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DNA barcodes for pathogens of African food crops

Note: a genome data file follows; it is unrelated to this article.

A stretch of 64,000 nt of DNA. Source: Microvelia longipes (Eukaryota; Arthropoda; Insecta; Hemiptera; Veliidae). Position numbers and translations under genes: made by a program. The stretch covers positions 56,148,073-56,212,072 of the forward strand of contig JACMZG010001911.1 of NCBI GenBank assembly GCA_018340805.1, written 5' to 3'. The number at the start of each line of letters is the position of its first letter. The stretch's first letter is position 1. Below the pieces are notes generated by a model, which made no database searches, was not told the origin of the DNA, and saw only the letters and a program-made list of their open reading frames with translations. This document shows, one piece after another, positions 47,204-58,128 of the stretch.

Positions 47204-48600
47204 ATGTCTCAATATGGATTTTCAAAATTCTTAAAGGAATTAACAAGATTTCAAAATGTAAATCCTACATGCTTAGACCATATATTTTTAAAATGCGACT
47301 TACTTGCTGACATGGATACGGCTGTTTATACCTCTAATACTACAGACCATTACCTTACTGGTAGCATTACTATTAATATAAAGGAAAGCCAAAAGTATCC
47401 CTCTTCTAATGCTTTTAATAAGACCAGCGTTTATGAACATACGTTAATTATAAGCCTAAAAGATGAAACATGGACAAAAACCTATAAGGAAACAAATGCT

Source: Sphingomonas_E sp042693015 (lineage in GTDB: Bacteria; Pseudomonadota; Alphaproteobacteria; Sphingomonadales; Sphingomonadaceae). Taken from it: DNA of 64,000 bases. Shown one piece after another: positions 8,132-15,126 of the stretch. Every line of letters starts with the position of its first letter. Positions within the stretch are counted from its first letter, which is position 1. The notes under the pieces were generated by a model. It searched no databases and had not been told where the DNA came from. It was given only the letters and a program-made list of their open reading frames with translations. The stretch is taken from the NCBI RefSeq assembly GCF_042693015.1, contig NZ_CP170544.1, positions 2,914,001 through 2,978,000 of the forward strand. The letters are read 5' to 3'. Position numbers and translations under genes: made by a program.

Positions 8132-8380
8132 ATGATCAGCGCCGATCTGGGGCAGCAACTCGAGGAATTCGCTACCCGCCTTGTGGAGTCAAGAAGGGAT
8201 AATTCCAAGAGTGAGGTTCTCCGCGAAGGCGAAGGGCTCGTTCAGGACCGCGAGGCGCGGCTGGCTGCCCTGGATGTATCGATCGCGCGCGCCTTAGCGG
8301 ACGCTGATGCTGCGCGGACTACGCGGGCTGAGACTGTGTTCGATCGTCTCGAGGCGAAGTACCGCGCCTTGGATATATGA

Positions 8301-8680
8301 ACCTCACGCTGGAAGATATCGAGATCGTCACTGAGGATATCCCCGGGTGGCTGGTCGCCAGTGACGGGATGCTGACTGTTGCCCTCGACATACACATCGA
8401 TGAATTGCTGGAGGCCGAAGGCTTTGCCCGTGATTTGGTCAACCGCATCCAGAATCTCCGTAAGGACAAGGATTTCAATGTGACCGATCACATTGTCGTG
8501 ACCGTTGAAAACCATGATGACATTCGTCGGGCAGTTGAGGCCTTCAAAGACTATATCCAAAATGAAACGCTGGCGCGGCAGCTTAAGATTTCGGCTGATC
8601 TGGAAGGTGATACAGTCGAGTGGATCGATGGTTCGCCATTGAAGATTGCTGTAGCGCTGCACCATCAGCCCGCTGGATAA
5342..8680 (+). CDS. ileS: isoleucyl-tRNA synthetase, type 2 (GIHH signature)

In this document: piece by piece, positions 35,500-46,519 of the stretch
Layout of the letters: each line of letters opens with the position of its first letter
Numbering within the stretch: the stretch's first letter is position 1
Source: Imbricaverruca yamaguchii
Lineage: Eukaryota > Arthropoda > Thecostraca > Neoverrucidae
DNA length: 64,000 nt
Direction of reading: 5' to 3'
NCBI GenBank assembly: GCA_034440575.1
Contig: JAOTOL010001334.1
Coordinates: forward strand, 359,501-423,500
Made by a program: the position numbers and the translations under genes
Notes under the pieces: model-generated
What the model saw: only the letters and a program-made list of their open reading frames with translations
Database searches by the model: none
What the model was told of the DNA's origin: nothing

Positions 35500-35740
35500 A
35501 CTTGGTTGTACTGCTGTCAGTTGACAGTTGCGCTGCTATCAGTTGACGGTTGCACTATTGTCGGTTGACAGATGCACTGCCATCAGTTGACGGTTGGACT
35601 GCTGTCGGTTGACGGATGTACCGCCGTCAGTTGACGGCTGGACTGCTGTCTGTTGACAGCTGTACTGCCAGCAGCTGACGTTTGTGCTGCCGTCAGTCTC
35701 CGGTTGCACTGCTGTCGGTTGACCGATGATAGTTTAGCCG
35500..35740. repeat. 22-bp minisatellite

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Studies were conducted to characterize pathogen populations and recognize unique stretches of sequences, known as DNA barcodes, that can be used as genetic markers for the rapid diagnosis of the pathogens and pests affecting the African food crops. The fungal pathogen causing anthracnose (Glomerella cingulata), the most destructive disease of yam and cassava in West Africa, were characterized. Various isolates of this fungus were identified and their genetic relatedness and diversity were determined through molecular analysis. They were grouped into spot (S) and blight (B) isolates based on symptoms they induce. The genetic diversity of these isolates was assessed by nucleotide sequencing and cluster analysis of the 540 base pair (bp) nuclear ribosomal internal transcribed spacer region (ITS1, ITS2 and the 5.8S gene) and partial gene sequences of actin (240 bp) and histone (370 bp). Phylogenetic cluster analysis grouped the 25 isolates into 2 major clades and 2 subclades within the major clades. Both the S and B isolates were distributed between the 2 clades. All the isolates in clade 1 were unique to yam. Seven of these isolates formed a genetically distinct lineage, indicating that they could be new strains unique to yam. Isolates in clade 2 infected both cassava and yam, suggesting their capability to infect a wide range of plants. Unique sequence motifs were recognized and diagnostic PCR primers directly from infected plant tissues were designed for the specific amplification of G. cingulata affecting yam and cassava. Using a similar approach, the fungal agent associated with gray leaf spot (GLS), the most destructive disease of maize, was characterized. It was found that GLS in Nigeria was caused by a distinct species of Cercospora. This work allowed the establishment of a unique set of primers for the specific identification of the GLS pathogen prevalent in Nigeria. Through comparative genomics, common genome regions were identified in African cassava mosaic begomoviruses occurring in sub-Saharan Africa. A simple multiplex PCR assay was developed that can detect all the major viruses in cassava mosaic disease aetiology. This test was adopted for virus indexing of cassava propagated in vitro. To aid in the diagnostics research, a simple and cost-effective procedure suitable for extraction of DNA from seeds, leaves, stems, tubers and even roots was developed. The resultant DNA was suitable for PCR-based diagnoses of fungi, bacteria and viruses in the infected tissues of a wide range of plant species.